5.1.2 Norfolk by the Sea

!! To be updated with input from winter 2020-2021

The Norfolk Coast is an area that is only an hour’s drive from Cambridge and a place that I go frequently for days out and short weekend holidays at different times of the year. It is more remote than places like Aldeburgh that are closer to London. But there has been a well-established sea-side tourist industry at Cromer, Hunstanton and Sheringham amongst other towns. It also has a long history of aristocratic domination – being the site of Sandringham. In the summer when people travel down from Northern England for the better weather as well as London and day-trippers from nearby. But the area is very vulnerable and the coastline is shrinking. The evening before writing this post a serious cliff collapse occurred – I do not know whether the seafront or Sheringham cliffs in the photos below still exist.

Influences and styles? Frith postcards. Nostalgia.

Other places to investigate: Bacton sand dune protection for gas works, what gets saved and what does not and why?

Sheringham 2011

The current town of Sheringham was once Lower Sheringham, a fishing station for the main village, now known as Upper Sheringham. It is a railway town that was developed with the coming of the Midland and Great Northern Joint Railway line in the late 19th century. Most of Sheringham’s range of buildings and shops come from this period and the early 20th century. Along the fragile sandstone cliffs past Beeston Tor lies West Runton – much of what is shown in these photos from 2011 was washed away in 2013 and also affected by the flooding and heavy rain in 2019. See: https://www.northnorfolknews.co.uk/news/coastguard-warning-of-further-cliff-falls-after-sidestrand-incident-1-6103879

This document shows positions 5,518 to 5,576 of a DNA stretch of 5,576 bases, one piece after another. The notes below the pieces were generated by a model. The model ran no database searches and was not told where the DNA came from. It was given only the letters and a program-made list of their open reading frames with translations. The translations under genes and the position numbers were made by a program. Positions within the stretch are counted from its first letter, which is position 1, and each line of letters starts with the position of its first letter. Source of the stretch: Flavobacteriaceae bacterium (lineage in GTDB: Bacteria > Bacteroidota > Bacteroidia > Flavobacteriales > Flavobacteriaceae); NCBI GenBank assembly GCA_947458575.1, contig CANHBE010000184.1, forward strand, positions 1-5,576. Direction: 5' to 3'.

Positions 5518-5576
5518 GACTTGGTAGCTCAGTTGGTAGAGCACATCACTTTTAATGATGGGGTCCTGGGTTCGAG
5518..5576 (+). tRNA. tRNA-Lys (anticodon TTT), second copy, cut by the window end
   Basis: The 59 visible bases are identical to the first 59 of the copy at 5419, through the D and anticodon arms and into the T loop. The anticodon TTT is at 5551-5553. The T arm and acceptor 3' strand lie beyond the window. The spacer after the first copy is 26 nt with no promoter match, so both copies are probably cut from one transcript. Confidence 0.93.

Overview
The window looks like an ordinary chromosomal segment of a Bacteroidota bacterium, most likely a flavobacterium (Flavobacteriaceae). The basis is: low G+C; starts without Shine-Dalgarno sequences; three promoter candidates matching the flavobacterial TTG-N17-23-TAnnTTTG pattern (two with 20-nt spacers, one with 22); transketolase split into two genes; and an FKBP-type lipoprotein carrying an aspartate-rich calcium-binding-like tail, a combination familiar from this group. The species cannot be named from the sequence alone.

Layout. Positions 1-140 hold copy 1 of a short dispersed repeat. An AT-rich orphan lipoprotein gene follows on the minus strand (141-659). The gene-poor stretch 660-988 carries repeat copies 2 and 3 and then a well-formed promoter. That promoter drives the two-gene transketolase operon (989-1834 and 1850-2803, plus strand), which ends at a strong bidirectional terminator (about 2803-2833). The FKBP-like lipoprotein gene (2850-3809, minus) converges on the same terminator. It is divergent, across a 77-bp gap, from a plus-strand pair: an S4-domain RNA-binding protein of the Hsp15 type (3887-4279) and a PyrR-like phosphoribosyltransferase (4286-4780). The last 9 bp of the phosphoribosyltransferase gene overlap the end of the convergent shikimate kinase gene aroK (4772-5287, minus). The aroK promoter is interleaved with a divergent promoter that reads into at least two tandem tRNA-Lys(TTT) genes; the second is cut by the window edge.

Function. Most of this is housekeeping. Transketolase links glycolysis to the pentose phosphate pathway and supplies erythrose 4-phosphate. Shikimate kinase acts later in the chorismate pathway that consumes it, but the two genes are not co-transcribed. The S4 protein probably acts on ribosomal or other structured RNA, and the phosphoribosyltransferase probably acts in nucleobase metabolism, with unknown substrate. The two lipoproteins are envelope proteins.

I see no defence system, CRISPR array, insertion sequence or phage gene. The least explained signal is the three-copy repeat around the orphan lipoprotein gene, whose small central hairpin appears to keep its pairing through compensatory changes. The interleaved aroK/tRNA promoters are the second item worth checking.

It is a beautiful, and often very uncrowded stretch of coast, particularly outside the school holiday season. The coastline twists to face West towards the Wash, and so has beautiful sunsets. Examples of Photoshop composite developed for Illustration 1 book cover.

The power of the sea is ever present and dramatic. Especially in the Spring tides. The cliffs as they erode have revealed mammoths and and dinosaurs that are kept in Cromer Museum. These are the real vivid colours of the red stone at sunset.

The photos in this post review a number of earlier jpg image series from 2008-2015 and look at ways in which these can be processed in Lightroom, NikFX and Photoshop to be of acceptable quality for Shutterstock. I also like the nostalgia or the place and explore possible vintage treatments for cards and/or Photoscreen. I want to develop these series much further in various ways, retaining the images of scenes that no longer exist and including more street photography and landscape around themes of seaside towns in winter, and fragility of our coastline.

Cromer 2009

Cromer became a resort in the early 19th century, with some of the rich Norwich banking families making it their summer home. Visitors included the future King Edward VII, who played golf here. The resort’s facilities included the late-Victorian Cromer Pier, which is home to the Pavilion Theatre. In 1883 the London journalist Clement Scott went to Cromer and began to write about the area. He named the stretch of coastline, particularly the Overstrand and Sidestrand area, “Poppyland” referring to the numerous poppies which still grow at the roadside and in meadows. The combination of the railway and his writing in the national press brought many visitors. The name “Poppyland”.